A crank case for Sherlock

After getting the engine out of the frame, decided to swap in the new engine, after re-rigging a new stator and rotor and matching up the connections to the ignition coil.

Two engines

Engine in and also went back to one of the original exhausts, as the mounts had broken on the Circle F I had. Made up a new bracket for the rear using great meccano strip metal which I’d found near Abergavenny station (not off the track) whilst trying to fix the Polo exhaust.

After that, decided to strip the original engine and see why the selector was stuck. Removing the clutch side and selector mechanism, demonstrated that the drum was indeed still stuck. Oh well, time to split the cases.

Doesn’t take long to split the cases, (with the soundtrack was Saint Etienne and The Seahorses) and the problem was revealed, with some pieces of metal lying underneath the selector drum.

Something inside the engine

Removing the metal, it look like the inner race of bearing, but a check of the the cases and all the bearings were intact. Strange. Time to call Mr Holmes. Cleaned out the cases and continued to search.. Hmm, no problems.

Mystery solved

Going to the Parts book and searching through the Transmission diagram didn’t turn up anything and check, all the bits that were meant to there, were there. But checking the balancer shaft diagram, which had been removed from the engine, showed a bearing with a detached inner face. Probably root cause, which hadn’t damaged the gears, but broken up and ended up in the bottom of the case.

Further work to be done, but the cases are back together, with clutch side and top end to be rebuilt.

Yamaha MX250 Engine Rebuild

Ready to start work
Radio On
In the frame
Head and barrel removed
Engine of the bench

Clutch cover removed
Clutch centre
Removing crankcase bolts
Case splitting
Splitting the cases
Damaged gear selector
Removing the crankshaft
Inspection of the residue
Piston ring
Gear selector

Crankcase reassembly
Cases back together
Gear selection mechanism
Clutch baskets
Clutch side reassembly
Clutch side back together

Head and barrel back together
Engine back in
A running bike.

The bike started up third kick and ran, with a top-end rattle. However, nothing much under load, so something not right still, but it’s fuel or ignition rather than the engine.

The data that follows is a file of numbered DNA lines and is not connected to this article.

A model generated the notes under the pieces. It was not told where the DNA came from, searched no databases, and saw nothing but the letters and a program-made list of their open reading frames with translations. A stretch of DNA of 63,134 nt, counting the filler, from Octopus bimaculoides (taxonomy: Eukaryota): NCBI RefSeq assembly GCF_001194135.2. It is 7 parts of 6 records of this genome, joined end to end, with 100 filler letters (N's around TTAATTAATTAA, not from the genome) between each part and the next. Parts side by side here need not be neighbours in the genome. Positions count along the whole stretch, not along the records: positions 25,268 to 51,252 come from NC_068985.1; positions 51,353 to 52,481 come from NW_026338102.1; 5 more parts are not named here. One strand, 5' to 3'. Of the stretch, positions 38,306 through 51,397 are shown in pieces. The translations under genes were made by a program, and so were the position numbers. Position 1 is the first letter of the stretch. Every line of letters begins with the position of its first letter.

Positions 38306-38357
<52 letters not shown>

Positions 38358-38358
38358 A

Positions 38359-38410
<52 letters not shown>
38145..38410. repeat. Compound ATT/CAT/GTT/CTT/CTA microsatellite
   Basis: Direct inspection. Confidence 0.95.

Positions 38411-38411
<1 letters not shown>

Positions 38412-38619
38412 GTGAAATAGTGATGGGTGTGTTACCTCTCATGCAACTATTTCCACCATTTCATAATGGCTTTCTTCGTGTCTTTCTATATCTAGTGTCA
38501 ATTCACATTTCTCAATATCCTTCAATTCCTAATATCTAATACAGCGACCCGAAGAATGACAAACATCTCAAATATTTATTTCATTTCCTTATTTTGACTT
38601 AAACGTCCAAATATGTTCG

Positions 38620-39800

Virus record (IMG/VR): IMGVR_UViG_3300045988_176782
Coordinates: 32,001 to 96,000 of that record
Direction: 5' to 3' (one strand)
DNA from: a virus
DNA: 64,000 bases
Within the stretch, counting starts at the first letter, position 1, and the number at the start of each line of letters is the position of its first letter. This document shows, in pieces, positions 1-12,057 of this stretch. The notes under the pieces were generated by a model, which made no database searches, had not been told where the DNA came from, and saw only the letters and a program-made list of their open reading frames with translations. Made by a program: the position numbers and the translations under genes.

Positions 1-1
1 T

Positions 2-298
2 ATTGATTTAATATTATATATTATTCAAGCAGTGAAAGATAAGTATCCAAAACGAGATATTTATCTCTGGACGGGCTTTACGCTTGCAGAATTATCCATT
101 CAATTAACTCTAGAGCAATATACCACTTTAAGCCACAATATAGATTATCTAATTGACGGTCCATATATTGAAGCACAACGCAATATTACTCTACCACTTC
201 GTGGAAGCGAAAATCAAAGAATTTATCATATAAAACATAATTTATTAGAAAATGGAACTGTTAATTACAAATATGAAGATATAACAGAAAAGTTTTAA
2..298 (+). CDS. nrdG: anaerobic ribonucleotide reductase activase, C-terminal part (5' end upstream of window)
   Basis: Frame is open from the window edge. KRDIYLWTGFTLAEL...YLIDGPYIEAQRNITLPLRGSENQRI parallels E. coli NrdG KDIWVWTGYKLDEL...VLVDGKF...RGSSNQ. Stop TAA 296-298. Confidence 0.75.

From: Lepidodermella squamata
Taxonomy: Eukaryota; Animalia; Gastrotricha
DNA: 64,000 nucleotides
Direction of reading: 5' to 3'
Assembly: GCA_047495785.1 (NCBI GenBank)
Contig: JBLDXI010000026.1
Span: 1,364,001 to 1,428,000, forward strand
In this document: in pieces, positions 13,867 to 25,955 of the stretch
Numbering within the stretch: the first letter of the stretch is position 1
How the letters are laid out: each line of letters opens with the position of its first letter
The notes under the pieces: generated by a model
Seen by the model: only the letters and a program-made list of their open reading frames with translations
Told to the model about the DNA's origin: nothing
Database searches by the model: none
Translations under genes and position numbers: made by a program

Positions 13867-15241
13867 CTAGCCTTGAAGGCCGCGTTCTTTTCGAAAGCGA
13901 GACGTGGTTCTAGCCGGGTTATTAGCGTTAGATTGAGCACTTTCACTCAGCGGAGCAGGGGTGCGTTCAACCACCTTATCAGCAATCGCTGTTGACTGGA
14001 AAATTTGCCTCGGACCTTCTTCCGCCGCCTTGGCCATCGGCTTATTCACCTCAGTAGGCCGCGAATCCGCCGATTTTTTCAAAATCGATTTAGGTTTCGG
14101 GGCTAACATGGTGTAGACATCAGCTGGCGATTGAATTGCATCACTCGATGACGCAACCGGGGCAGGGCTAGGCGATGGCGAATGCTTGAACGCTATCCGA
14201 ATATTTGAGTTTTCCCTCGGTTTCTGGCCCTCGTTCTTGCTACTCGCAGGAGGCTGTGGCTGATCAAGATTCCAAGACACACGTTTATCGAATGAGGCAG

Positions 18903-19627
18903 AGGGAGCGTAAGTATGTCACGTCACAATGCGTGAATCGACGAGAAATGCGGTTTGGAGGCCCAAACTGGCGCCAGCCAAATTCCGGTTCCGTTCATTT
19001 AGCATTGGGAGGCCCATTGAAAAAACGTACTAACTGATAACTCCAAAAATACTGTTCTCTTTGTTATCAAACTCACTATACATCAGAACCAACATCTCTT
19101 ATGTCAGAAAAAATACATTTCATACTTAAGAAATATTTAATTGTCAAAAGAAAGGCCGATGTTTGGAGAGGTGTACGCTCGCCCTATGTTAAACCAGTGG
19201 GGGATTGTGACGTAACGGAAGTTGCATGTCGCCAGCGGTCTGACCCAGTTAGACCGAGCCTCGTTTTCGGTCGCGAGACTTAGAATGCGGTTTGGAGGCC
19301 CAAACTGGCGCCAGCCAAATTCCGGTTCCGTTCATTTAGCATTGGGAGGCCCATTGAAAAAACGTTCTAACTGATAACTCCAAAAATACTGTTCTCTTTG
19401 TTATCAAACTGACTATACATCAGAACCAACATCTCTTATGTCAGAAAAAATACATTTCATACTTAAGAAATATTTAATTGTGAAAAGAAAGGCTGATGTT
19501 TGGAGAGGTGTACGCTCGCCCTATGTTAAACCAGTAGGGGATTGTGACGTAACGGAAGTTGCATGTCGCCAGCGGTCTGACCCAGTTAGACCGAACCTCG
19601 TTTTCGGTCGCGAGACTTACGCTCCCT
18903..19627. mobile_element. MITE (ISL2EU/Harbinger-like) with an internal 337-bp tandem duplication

Border Classic, Cilfronydd 5th May 2014

Picked up Paul Prosser and his Gori around 6.30 and then met with the Tredegar contingent back up in Bwlch, before heading north towards Welshpool. Though it’s a lot closer than the previous days trip to Dartmouth , the journey was going to take about the same amount of time.

Mass tea production

The track near Cilfroyndd is run by the farmer as a practice track and is in an excellent location in the rolling hills of the borders. The Border Club had done a lot of work to grade it the day before, so many of the ruts and compressions had been taken out. Looked good, even though there were some big stones in places. Time for a brew and I’d located a roofers burner in the garage attic which speeded up the boiling process for tea, especially for the larger contingent.

Cifronydd track near Welshpool; a lovely spot

Practice was, er…dusty, with about 50 riders on the track, but it rode well and those jumps that were there were uphill and nothing stupid. Perfect. The Husky was going well and I managed to perfect the knack of starting it, so it was going 2nd or 3rd kick. The SC500 less so and although I’d managed to fix the decompressor, but putting a blanked off one in place, it was running a little rough.

Ready for action

The race order had the pre75 races back to back, but that was switched around whilst they watered the track, which provided some time to fettle bikes and have another cup of tea. Graham came up from Cardiff on the KTM and arrived at the right time before the first race. Both the Husky and the Yam went okay during the first block of races, alas Paul’s Gori didn’t and destroyed the piston and ring. Not so good. Kevin was flying with his Husky in the twinshock race and after Mark had run over someone on a KDX, he also was getting into the swing of things.

Mark bottoming out the Cappra

Steve was out of his Metisse also and was also going well, though problems with a slipping clutch meant he was a bit further down the field than normal. Straight into the second and third blocks of racing and the Border Club were doing a great job in getting things moving after a late start, and the track watering had done the job and it was now perfect.